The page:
Calling himself a Congressman at heart, NCP founder leader Sharad Pawar says the future of the country’s oldest party looks uncertain.
Pawar also says in his just released autobiography “On My Terms” (Speaking Tiger) that Prime Minister Narendra Modi’s working style has caused a lot of worry and that governing India was unlike ruling Gujarat.
Although he broke away from the Congress in 1999 over its president Sonia Gandhi’s foreign origin, Pawar said his “emotional bond with the Congress is strong even to this day.
“Hence, the Congress party’s deterioration in recent years makes me sad,” said the long-time Lok Sabha member from Baramati in Maharashtra who has been the country’s defence and agriculture minister.
“(Congress vice president) Rahul Gandhi is all set to revive the party but the future, as of now, looks uncertain.”
Pawar added that it was not a healthy sign that Congress politics now revolved only around Rahul Gandhi.
“As things look at present, it will be an uphill task for the Congress to stand up as a formidable alternative to the BJP at the national level.
“To be able to turn the tide, the Congress has no option but to take smaller and regional parties along.
“But for that to happen, it will have to create confidence among its prospective allies that it would run the coalition in the same spirit that (former prime minister Atal Bihari) Vajpayee showed.”
Former Prime Minister Manmohan Singh, Pawar says, did exhibit this ability during the decade that he headed the Congress-led UPA government in which the Nationalist Congress Party (NCP) was a part.
“However, let us not forget that the Congress of today is a lot weaker than it was in the UPA era,” he says in his 264-page book.
Rahul Gandhi, the NCP leader said, was “still young and should be given more time to prove his credentials...”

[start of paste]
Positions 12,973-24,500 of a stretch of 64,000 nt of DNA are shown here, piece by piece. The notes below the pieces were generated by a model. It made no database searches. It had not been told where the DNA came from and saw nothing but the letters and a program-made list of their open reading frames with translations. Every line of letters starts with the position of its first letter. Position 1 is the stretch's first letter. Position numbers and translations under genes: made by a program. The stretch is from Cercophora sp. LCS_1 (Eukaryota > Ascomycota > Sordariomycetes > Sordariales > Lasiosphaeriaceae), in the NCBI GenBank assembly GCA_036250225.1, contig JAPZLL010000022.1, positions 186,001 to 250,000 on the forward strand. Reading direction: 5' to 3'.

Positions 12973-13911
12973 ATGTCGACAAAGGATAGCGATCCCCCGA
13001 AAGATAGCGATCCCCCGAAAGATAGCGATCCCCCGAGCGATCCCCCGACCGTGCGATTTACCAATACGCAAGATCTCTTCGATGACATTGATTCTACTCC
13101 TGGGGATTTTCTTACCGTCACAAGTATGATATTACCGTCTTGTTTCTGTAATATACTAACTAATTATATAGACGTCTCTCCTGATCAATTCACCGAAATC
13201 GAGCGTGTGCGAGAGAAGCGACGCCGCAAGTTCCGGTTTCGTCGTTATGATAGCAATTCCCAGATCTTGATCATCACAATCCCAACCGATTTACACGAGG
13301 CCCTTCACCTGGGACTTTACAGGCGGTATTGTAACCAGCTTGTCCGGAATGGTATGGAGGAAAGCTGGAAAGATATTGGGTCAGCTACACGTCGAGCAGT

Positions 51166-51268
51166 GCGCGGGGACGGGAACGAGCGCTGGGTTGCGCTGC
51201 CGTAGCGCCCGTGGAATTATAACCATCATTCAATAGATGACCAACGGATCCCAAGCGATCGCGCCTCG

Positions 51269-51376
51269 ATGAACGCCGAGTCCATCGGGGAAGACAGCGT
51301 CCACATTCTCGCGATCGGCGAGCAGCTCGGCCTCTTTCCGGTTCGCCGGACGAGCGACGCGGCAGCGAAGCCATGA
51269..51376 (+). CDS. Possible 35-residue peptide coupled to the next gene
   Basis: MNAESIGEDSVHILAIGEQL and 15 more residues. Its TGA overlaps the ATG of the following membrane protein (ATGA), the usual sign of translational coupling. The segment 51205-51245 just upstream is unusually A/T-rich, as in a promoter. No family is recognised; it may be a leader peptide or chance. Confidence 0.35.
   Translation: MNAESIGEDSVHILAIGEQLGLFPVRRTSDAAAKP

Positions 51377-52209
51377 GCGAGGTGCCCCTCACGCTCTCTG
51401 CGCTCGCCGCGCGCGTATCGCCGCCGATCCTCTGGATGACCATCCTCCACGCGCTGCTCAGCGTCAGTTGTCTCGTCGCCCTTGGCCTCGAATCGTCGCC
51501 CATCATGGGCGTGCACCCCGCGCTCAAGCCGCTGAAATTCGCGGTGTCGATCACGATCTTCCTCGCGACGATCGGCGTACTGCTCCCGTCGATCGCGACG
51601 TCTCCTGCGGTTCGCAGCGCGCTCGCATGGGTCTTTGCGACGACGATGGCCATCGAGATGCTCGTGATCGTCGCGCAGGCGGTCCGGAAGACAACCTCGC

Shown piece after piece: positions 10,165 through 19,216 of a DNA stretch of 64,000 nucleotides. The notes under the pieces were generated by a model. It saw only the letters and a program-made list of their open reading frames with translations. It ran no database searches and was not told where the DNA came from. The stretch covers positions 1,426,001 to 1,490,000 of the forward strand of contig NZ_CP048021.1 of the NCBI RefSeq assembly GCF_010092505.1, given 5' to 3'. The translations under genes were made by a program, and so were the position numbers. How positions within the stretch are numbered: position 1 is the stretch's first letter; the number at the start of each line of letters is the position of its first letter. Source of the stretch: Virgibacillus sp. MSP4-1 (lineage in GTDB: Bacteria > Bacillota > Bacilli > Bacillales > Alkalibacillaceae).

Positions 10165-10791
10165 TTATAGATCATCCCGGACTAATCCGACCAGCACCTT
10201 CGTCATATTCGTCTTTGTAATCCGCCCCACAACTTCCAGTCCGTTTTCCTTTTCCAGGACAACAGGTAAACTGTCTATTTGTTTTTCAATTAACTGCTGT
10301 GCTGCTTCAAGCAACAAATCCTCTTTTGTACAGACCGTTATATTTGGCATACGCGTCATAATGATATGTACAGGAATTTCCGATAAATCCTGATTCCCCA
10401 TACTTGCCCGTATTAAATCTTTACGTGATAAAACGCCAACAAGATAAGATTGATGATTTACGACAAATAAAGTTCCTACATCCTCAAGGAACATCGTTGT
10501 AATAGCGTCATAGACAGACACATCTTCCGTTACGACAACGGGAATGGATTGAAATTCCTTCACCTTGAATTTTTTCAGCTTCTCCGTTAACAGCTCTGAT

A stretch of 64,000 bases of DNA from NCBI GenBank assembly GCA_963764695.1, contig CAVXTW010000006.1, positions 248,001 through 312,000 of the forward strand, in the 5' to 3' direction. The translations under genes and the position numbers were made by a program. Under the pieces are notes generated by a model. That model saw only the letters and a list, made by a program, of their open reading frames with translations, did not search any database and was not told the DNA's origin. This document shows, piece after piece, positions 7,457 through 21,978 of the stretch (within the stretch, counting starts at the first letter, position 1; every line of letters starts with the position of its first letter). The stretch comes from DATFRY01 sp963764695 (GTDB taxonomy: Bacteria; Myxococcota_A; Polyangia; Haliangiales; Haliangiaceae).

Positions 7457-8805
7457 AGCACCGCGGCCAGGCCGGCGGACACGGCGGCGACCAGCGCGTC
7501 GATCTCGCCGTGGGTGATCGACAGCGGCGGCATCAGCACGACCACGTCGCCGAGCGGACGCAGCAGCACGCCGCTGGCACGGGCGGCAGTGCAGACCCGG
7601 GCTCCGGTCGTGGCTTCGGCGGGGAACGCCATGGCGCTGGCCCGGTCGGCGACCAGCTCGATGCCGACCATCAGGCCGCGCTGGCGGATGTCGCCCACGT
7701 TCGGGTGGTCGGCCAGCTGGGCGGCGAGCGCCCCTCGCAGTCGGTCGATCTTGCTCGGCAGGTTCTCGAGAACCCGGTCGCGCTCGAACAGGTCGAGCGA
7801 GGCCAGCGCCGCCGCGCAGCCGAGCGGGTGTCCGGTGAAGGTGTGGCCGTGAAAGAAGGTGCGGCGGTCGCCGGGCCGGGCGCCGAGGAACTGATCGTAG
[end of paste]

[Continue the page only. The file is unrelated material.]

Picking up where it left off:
Referring to the nationwide tours of the younger Gandhi now, he said: “The Congress is in a very bad shape at present and a lot more needs to be done to set things right.”
The veteran politician also questioned Modi’s working style.
“Modi’s style of functioning has caused many worries. Ruling with an iron hand in a single state like Gujarat is one thing, but the same technique cannot be replayed for a long time when you are running the country.
“Political power has a tendency to concentrate in a few hands, and once that happens, it does not take much time to become corrupt. It is not a healthy sign that the BJP should hold on to Modi’s designer kurtas while the Congress politics revolves only around Rahul Gandhi.”
Pawar added: “The BJP’s popularity graph, which peaked in 2014, has begun to come down. Unless it takes quick corrective measures, the party will find it difficult to retain power for long.”
The ex-Congress leader said that while he was among the few who invited Sonia Gandhi to head the party after the 1991 assassination of her husband Rajiv Gandhi, “there was little warmth between us.”
“At best, our relations were cordial. She relied very heavily on just two or three people for running the party.”
Pawar then cites incidents that widened the gulf between him and Sonia Gandhi, forcing him to leave the Congress along with former party leaders PA Sangma and Tariq Anwar and set up the NCP.